Anyway, Mirai was excellent. It deal with time slips in a confident, unfussy way that didn't feel obliged to erect a Heath-Robinson metaphysics to explain everything; it had Summer Wars's interest in family, but didn't bite off more than it could chew. Its use of a four-year-old (or thereabouts) as a protagonist was daring, but really worked. Funny, feel-good and affecting.
I was pleased with myself too, for spotting an early joke. When asked what they should call his baby sister, Kun-chan (who's into trains) suggests "Nozomi", which means "hope" or "wish". It's a reasonable suggestion, but he's made it only because it's also the name of a type of bullet train - something I spotted before his parents. Admittedly they're fictional characters made entirely of pixels, but they're native Japanese pixels, so I felt justified in my self-satisfaction.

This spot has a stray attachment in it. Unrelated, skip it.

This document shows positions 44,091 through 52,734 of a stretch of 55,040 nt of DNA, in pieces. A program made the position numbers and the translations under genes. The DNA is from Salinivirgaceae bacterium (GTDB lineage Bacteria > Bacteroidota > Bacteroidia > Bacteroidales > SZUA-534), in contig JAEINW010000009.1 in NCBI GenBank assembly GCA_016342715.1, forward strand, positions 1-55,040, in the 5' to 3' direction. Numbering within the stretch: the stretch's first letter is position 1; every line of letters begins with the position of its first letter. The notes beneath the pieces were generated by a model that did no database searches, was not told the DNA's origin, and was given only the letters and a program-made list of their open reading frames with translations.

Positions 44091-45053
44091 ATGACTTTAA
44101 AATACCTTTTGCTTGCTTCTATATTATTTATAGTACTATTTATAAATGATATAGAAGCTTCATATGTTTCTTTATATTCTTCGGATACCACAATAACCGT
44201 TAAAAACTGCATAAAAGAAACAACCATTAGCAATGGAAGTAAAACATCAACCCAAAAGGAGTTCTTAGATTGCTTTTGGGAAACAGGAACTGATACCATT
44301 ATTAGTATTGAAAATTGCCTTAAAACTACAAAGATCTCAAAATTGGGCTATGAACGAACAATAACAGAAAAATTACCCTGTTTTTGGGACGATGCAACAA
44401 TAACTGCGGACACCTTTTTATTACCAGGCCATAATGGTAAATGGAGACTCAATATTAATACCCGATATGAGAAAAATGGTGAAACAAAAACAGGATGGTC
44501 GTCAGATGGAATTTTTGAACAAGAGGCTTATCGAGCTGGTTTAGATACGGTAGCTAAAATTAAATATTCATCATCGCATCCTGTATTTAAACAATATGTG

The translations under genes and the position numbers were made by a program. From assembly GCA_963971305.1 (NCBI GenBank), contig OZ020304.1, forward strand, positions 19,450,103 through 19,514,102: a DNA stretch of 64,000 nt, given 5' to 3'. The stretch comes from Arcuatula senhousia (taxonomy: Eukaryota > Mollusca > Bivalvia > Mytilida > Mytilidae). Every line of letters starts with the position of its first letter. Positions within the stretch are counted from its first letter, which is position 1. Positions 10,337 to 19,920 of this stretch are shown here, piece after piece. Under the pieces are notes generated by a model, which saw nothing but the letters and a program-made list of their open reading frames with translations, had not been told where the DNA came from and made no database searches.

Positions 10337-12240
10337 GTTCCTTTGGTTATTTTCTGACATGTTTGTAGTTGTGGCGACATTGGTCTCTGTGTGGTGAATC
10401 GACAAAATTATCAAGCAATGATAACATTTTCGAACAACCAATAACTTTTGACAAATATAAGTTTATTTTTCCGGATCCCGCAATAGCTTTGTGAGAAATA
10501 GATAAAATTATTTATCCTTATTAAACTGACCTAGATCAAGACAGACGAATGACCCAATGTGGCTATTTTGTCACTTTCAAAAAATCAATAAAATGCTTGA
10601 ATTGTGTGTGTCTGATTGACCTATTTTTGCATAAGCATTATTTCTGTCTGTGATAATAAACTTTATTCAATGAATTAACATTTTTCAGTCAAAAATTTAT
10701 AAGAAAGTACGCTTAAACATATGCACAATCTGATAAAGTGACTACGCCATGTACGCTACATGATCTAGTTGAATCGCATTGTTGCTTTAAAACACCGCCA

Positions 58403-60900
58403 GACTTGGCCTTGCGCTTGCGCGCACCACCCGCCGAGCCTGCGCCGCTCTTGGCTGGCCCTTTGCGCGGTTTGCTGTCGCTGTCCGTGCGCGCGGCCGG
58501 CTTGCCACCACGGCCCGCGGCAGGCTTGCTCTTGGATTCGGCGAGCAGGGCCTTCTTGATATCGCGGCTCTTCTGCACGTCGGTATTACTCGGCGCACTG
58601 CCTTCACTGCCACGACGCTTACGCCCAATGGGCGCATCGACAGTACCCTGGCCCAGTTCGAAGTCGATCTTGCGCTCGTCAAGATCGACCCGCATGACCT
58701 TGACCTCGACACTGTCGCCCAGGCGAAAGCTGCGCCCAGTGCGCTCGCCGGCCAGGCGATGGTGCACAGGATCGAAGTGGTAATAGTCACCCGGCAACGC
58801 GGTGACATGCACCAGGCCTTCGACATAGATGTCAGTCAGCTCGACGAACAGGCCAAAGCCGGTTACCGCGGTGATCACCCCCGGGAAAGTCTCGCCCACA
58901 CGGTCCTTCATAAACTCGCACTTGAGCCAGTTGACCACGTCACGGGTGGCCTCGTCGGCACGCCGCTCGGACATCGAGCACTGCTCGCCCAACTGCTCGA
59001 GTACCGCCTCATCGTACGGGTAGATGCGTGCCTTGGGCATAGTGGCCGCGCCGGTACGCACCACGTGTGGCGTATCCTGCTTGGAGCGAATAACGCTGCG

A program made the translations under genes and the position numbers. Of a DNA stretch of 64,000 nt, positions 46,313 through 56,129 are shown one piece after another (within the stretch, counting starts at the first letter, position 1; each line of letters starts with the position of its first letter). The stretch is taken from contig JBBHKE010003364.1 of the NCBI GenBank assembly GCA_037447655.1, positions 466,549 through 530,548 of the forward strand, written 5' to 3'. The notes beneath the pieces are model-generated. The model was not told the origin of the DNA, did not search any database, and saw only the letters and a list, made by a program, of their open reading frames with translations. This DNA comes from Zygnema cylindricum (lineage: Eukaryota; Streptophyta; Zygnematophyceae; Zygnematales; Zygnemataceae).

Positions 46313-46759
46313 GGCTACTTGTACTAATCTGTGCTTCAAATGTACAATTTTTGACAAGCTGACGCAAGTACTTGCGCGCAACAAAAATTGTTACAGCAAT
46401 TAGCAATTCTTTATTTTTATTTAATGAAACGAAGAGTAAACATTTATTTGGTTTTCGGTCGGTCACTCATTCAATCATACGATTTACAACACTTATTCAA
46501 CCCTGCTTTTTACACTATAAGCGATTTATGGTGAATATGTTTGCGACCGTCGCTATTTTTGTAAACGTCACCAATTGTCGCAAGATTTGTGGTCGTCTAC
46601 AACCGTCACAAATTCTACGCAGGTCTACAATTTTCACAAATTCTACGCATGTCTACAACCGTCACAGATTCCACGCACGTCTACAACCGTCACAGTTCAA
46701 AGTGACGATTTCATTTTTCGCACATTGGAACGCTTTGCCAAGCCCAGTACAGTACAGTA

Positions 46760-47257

Finally, for aficianados, the film gave a nod to Tom's Midnight Garden, the fons et origo of Japanese time-slip fantasy (as my friend Mihoko Tanaka has so eloquently shown in her book on the subject), by including a copy on young Kun-chan's bookshelf.
He must be a little young to read it yet, but when he's ready, the garden will be waiting.